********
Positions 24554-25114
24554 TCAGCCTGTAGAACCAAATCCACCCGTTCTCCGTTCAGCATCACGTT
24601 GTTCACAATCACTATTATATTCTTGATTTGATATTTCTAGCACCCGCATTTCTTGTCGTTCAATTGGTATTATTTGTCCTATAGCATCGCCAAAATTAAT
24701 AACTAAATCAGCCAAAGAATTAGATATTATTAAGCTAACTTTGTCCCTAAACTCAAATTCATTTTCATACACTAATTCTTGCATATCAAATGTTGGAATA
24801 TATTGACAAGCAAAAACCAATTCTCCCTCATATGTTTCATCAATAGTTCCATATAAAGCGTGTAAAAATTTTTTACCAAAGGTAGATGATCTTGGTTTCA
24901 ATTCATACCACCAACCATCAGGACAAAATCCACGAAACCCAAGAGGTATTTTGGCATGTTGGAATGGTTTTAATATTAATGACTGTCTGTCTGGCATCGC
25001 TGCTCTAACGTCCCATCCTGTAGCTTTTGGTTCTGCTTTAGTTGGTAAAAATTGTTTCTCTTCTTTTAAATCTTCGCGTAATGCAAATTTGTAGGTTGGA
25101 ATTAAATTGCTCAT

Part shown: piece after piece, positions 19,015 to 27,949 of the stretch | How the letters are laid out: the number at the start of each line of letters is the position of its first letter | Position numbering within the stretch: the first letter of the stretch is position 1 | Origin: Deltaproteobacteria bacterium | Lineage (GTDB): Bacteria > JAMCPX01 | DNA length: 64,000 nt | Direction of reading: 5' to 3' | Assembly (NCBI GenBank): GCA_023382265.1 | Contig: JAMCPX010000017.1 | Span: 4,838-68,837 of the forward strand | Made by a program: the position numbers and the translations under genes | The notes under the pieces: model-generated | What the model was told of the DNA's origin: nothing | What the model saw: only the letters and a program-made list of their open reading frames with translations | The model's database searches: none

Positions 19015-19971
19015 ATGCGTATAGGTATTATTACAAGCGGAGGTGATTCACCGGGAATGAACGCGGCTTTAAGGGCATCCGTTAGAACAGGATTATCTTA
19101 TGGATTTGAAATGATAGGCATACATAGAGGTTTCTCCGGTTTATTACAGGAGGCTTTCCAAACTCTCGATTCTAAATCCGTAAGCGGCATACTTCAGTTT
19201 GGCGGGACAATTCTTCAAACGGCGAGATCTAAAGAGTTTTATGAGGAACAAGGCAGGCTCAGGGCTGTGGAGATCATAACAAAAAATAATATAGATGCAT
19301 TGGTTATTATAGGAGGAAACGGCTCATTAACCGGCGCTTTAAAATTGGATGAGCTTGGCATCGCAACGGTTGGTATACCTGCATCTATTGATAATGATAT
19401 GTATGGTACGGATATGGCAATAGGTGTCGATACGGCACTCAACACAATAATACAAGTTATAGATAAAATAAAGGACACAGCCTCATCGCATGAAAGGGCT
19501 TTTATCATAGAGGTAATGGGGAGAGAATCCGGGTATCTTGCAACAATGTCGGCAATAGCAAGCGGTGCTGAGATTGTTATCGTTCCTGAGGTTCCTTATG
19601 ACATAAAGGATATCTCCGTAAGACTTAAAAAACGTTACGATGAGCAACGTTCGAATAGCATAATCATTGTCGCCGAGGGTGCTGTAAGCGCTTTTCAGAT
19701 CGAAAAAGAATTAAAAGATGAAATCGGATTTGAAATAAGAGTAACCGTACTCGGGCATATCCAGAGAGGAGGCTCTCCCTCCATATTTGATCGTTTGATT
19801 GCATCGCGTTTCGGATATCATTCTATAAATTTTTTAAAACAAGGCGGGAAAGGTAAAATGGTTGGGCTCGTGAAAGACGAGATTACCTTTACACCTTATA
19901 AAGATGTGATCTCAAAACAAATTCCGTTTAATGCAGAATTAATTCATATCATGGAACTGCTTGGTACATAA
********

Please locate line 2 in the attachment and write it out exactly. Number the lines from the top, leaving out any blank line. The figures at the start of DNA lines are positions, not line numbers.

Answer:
24554 TCAGCCTGTAGAACCAAATCCACCCGTTCTCCGTTCAGCATCACGTT